The share of Americans without health insurance dropped to its lowest level in seven years in 2014 as President Barack Obama’s overhaul took full effect, according to an extensive survey released Tuesday.
According to the latest figures, released Jan. 2015, from Bureau of Labor Statistics, the nation ended the year with 252,000 jobs added in December 2014; this is the best growth since 1999.
The White House’s signature health care law is loathed by Texas’ political leadership, and the idea of expanding Medicaid likely remains a non-starter when the Legislature reconvenes this month.
From grocery stores to music radio stations, there are some atypical approaches to selling health insurance policies playing out across the country since the second round of enrollment under the Affordable Care Act opened.
A government document provided to The Associated Press says more than 2 million people who got health insurance under President Barack Obama’s law have data discrepancies that could jeopardize coverage for some.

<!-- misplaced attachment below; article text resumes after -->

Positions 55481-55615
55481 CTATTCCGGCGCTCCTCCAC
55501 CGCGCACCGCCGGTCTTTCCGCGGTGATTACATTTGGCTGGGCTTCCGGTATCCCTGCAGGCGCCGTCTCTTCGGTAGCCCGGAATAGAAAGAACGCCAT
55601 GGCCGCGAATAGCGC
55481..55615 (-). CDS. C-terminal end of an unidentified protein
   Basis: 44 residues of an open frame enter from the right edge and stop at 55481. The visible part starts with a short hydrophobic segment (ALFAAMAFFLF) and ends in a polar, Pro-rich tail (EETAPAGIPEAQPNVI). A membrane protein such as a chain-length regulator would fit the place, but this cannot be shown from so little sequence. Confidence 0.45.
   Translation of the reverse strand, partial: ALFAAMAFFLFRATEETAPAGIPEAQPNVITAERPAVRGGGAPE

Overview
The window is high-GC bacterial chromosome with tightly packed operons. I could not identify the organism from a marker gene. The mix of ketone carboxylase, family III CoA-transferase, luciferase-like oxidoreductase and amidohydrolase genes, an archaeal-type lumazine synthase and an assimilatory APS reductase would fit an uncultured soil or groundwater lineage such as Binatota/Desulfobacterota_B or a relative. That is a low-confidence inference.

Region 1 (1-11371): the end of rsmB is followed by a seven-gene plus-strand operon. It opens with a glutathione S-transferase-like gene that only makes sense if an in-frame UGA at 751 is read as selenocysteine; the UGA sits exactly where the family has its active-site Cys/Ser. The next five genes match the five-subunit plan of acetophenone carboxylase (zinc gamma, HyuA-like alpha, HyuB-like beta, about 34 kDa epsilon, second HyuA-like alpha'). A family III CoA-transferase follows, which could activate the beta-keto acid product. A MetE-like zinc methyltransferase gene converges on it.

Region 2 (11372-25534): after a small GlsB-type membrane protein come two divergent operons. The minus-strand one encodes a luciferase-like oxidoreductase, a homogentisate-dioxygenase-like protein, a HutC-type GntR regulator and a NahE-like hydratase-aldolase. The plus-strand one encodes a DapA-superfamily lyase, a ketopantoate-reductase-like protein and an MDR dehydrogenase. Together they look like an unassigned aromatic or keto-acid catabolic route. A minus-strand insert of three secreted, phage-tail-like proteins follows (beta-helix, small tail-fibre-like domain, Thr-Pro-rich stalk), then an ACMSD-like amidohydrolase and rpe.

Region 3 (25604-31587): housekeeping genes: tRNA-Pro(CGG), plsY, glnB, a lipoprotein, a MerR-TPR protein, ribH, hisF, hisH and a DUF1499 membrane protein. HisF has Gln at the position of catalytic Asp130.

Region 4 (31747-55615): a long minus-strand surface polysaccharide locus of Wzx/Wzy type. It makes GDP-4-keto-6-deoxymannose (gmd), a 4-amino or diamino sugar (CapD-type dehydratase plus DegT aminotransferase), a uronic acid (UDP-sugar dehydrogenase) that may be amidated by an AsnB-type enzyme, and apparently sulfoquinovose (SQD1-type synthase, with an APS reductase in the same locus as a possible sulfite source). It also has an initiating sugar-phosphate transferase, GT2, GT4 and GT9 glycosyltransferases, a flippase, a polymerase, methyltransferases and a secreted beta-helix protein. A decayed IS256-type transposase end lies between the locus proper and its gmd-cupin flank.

President Barack Obama declared Wednesday that allegations of misconduct at VA hospitals are “dishonorable” and will be not be tolerated by his administration.
More than 733,000 Texans have registered for health insurance through the federal marketplace, far exceeding earlier projections for the state.
Hispanics account for about one-third of the nation’s uninsured, but they seem to be staying on the sidelines as the White House races to meet a goal of 6 million sign-ups by March 31.
Texas stands out among the nation’s four most populous states for lagging behind on signups for healthcare insurance. California, New York and Florida have signed up far more people.
The federal government is targeting Dallas and Houston among 25 large metro areas nationwide to push health care signups before the end of the open enrollment period.
A Dallas psychologist has pleaded guilty in a nearly $2 million federal workers health care scam including false claims of treating a patient daily for years.
Federally funded “navigators” who help Texans get health insurance under the federal health care overhaul must obtain more training.